"Take, then, my friend Abraham into Paradise, where there are the tents of my righteous ones and where the mansions of my holy ones, Isaac and Jacob, are in his bosom, where there is no toil, no grief, no moaning, but peace and exultation and endless life" (Testament of Abraham 20:13-14).
    "But those who honor the true eternal God inherit life, dwelling in the luxuriant garden of Paradise for the time of eternity, feasting on sweet bread from starry heaven" (Sibylline Oracles, fragment 3, in Theophylus, To Autolycus 2.36).

    This is the probable conceptual background for the reference to "paradise" in Luke 23:43, which is where the repentent would find themselves on the day they die, for there is a similar reference to the abode of the righteous in "the bosom of Abraham" in 16:19-31 in the intermediate state between death and resurrection. One may compare Josephus (Bellum Judaicum, 3.374) which says that those who await the resurrection "receive the most holy place in heaven", 1QH 3:19-23 refers to the righteous being "stationed with the host of the holy ones and entering into fellowship with the congregation of the children of heaven", 1 Enoch 39:4-5 refers to the "resting places of the righteous" as "with his righteous angels", 2 Corinthians 5:1-11 notes that "we have an eternal house in heaven" and refers to death as being "absent from the body and at home with the Lord", Revelation 6:9-11 describes the "souls" of the righteous martyrs as waiting for their resurrection in heaven, just as a "great multitude" who perish in the "great tribulation" are gathered "before the throne" and "in heaven" (7:14-15, 19:1), Polycarp of Smyrna similarly notes that Paul and the other apostles "are now in the place appointed to them with the Lord" (Philippians 9:1-2), the Martyrdom of Polycarp also claims that "the martyrs of Christ" are "exempted from eternal punishment" and were "no longer men but already angels" (3:4), and that the martyred Polycarp himself has "obtained the crown of incorruption, now celebrating with the apostles and all the righteous ones" (19:2), and Hermas of Rome states that those who "endure the coming great tribulation and not deny their life" will "gain entrance with the holy angels" (Vision 2.2.7), and that the righteous have "their place with the angels if they continue seving the Lord to the end" (Parable 9.27.3). In early Jewish and Christian literature, the heavenly paradise is also sometimes referred to as New Jerusalem and depicted as the heavenly archetype of the city with Edenic features (cf. Testament of Dan 5:11-12, Hebrews 12:22, Revelation 21:1-2, etc.). In apocalyptic texts, this heavenly Eden or Jerusalem is depicted at the end of time as either returning to the earth, where God would again live with men (as he did with Adam and Eve), or as being opened up to the resurrected righteous to dwell therein forever:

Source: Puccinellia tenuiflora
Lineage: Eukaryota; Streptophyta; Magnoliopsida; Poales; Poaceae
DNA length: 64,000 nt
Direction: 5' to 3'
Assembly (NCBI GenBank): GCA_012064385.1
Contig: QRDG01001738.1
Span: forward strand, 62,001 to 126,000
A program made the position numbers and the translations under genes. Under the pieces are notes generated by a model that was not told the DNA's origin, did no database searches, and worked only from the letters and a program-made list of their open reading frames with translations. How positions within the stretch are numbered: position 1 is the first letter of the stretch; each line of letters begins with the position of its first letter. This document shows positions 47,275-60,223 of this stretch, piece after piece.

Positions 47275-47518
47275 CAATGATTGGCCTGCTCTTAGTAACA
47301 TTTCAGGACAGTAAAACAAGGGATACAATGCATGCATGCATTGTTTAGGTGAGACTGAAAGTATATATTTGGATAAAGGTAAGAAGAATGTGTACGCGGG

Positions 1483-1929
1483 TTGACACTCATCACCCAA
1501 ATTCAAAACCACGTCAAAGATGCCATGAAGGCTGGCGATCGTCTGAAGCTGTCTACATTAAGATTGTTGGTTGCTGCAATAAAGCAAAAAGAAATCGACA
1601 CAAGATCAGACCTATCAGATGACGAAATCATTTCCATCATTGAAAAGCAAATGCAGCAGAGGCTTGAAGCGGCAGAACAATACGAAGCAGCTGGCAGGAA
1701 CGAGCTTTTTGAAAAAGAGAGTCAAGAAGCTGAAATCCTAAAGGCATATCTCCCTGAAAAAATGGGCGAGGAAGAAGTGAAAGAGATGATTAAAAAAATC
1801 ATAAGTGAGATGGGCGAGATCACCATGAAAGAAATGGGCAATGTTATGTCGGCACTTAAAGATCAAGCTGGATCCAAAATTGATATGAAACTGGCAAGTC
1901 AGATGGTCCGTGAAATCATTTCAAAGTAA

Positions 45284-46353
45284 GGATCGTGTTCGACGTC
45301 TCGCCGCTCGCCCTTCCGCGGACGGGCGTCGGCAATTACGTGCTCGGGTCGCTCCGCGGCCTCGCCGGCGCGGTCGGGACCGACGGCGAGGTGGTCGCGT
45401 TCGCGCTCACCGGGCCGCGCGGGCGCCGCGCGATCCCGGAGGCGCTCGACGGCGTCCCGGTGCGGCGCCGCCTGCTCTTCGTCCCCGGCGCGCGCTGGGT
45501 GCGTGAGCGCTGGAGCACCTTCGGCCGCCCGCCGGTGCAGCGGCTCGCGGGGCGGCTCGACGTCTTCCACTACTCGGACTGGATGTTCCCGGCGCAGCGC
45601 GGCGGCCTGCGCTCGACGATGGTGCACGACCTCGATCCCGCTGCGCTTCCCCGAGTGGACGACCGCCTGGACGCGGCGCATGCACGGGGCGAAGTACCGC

"And he shall open the gates of Paradise; he shall remove the sword that has threatened since Adam, and he will grant the saints to eat of the tree of life. The spirit of holiness shall be upon them, and Beliar shall be bound by him" (Testament of Levi 18:10-12).
    "And he shall take from Beliar the captives, the souls of the saints; and he shall turn the hearts of the disobedient ones to the Lord, and grant eternal peace to those who call upon him. And the saints shall refresh themselves in Eden; the righteous shall rejoice in New Jerusalem, which shall be eternally for the glorification of God" (Testament of Dan 5:11-12).